People First of Oregon       

Fairview: The Closing Chapter


Salem group home fell into dysfunction
FORCED CLOSURE: Movers carry residents’ furniture and belongings after the home operated by Agape Enterprises Inc. was closed Dec. 22.
RON COOPER / Statesman Journal file

A home that didn’t work A home operated by Agape Enterprises Inc. was forced to close after county officials found poor living conditions and verbal abuse. Glenda Stout thought she had found her niche when she starting working at the Salem group home run by Agape Enterprises Inc.

“The guys were great,” she said, referring to a dozen developmentally disabled residents who formerly lived at the home. “I thought, here’s my calling. I’ll do this for the rest of my life.”

Instead, a dismayed Stout quit after 14 months, stepping down in February 1999. “I just got fed up with the drug use and the dysfunction,” she said.

Around Christmas, the county got fed up with the Agape group home, too.

Numerous problems, ranging from substandard living conditions to improper tracking of medication and verbal abuse of residents, prompted the county to cancel its operating contract on Dec. 22. That same day, officials removed all of the residents from the home at 1415 Fourth St. NE and relocated them.

State mental health officials responsible for overseeing Oregon’s group home system characterized Agape as a rare case of a bad home. They said state and county oversight worked properly to force its closure.

“During the last year, it just got beyond the point to where we thought it could be salvaged,” said James Toews of the state Office of Developmental Disability Services.

Robert Savoie of Salem, who operated the group home for many years, declined to discuss its closure.

Stout said she was horrified when she came across a staff member injecting drugs at the group home. Later, she was appalled again when her boyfriend said he found a makeup compact containing heroin while doing maintenance work at the home.

“That’s when I started thinking this is really bad,” Stout said. “I’m a recovering addict. I used to do heroin. I just told myself, ‘I’m not going to stay here.’ I hated leaving the guys because I felt like they needed somebody who was at least stable.”

Allegations of alcohol and heroin use by group home staff also appear in a Marion County investigation report. One witness told county investigators that a supervisor in the home admitted using heroin and was trying to stop. Another witness said the supervisor came to the home “totally drunk.”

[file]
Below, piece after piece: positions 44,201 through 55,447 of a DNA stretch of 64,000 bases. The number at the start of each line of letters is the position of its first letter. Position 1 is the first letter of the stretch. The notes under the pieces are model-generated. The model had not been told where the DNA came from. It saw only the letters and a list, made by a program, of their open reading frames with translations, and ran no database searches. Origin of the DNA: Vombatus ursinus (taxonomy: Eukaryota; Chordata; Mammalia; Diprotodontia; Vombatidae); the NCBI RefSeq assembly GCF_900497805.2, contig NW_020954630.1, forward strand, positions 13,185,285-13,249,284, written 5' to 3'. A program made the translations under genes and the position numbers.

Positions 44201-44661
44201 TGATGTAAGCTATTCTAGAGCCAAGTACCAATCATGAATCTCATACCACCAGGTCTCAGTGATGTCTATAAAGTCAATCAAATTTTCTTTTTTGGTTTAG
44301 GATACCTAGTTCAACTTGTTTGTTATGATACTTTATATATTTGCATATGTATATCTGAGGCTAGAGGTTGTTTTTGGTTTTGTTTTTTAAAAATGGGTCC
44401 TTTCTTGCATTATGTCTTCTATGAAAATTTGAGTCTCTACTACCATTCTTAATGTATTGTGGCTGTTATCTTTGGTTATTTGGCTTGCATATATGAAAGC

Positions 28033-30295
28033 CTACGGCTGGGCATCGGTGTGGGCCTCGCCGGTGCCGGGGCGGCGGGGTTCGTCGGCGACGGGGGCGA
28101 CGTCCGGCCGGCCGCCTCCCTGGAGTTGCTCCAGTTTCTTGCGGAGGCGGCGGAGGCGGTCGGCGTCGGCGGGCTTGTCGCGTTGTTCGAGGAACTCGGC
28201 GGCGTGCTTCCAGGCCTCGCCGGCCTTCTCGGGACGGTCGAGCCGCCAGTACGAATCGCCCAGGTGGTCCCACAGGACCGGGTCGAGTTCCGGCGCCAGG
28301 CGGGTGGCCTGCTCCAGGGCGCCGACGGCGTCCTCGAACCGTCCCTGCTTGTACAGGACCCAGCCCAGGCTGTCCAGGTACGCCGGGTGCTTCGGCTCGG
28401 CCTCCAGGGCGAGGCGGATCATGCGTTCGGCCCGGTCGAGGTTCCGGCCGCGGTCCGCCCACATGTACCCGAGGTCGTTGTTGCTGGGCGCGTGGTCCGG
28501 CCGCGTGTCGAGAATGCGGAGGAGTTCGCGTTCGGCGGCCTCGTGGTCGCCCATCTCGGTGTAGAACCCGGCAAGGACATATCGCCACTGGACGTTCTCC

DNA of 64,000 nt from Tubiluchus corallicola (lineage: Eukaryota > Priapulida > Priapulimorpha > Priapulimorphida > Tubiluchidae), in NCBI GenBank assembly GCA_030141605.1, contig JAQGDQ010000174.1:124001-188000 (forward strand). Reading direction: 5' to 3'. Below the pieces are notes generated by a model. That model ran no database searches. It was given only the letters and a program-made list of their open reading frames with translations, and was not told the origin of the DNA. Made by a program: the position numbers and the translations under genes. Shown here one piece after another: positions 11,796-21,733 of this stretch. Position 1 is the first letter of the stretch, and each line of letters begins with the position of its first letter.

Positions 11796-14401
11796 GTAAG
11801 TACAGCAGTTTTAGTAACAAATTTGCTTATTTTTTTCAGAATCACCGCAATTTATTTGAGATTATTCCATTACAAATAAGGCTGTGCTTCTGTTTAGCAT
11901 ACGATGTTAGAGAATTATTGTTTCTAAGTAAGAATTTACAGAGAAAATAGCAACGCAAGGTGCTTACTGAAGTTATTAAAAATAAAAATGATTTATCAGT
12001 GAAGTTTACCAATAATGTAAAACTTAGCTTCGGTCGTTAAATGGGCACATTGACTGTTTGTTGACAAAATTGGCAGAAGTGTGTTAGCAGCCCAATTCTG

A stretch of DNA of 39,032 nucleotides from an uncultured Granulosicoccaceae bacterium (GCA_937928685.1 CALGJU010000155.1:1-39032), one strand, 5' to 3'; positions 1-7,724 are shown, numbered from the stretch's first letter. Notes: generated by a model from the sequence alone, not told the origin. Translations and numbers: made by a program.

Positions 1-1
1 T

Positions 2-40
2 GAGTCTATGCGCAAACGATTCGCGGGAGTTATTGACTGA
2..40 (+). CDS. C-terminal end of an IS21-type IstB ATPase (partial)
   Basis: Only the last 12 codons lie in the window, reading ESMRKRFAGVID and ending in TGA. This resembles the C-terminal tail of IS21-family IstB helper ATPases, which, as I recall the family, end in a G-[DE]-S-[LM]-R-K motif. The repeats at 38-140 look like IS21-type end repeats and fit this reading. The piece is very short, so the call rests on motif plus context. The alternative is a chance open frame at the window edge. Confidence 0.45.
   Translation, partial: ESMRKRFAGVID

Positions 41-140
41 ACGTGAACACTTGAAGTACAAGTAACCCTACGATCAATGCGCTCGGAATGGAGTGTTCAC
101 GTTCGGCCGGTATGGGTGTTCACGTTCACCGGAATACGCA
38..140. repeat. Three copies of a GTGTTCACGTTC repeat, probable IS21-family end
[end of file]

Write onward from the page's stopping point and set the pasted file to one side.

According to the county’s October 1999 investigation report, the supervisor denied the allegations, saying she may have exhibited side effects caused by her use of anti-depressant medications.

The county investigation did not substantiate the drug use complaints. It focused on alleged mistreatment of residents.

Worrisome group homes like Agape tend to draw repeat state inspections. Between January 1998 and January 2000, Agape was one of 27 group homes to undergo follow-up visits from licensing staff, state records show.

In most cases, officials said, multiple inspections lead to improvements instead of closure.

“Statewide, we probably have two or three homes we shut down a year,” Toews said. “Often, those aren’t even license revocations. We just negotiate and get them to give up the contract.”

In all, the state oversees more than 500 residential programs for people with developmental disabilities. “I think for the most part it’s pretty good,” Toews said of the community-based housing system. “At any given time, there are a group of community programs that we’re real concerned about and have got a real tight leash on until they either improve or ultimately go out of business.”

Marion County canceled its contract with Agape after two state inspections last year. The reviews occurred in August and October. Among the problems cited in the inspection reports:

•Poor living conditions. One report stated: “House is generally dirty; pantry cupboard door in poor condition; oven and stove are dirty; carpet is stained; downstairs ceiling has stains; downstairs bathroom has mold; bathtub in poor condition.”

•Medication irregularities; missing medications; and mistakes by staff resulting in residents taking the wrong pills.

•Failure to conduct criminal history background checks on new employees.

•Lack of documentation showing that staff received required training.

•Inattention to the psychiatric needs of residents.

•Failure to submit timely incident reports to authorities.

Under administrative rules that set standards for group homes, incident reports are required for “medication irregularities, injury, accident, act of physical aggression or unusual incident involving an individual.” These reports must be sent to county case managers within five working days of the incident.

Agape’s problems were compounded by reports of a veteran house manager verbally abusing residents.

Witnesses described instances in which she referred to residents as pigs, idiots and retards, according to records from a Marion County protective service investigation.

When some residents acted up, records show, the manager threatened to kick them out or send them to Fairview Training Center. The county investigation substantiated that the house manager had verbally abused residents.

Mental health officials said Agape generally was considered a competent group home prior to making a gradual descent.

“Historically, I think they provided some pretty good services,” Toews said. “They had really dedicated staff through the years, but I think it gradually went downhill over several years and a lot of them quit in frustration.”

This article was by ALAN GUSTAFSON was published in the Salem Statesman Journal, March 12, 2000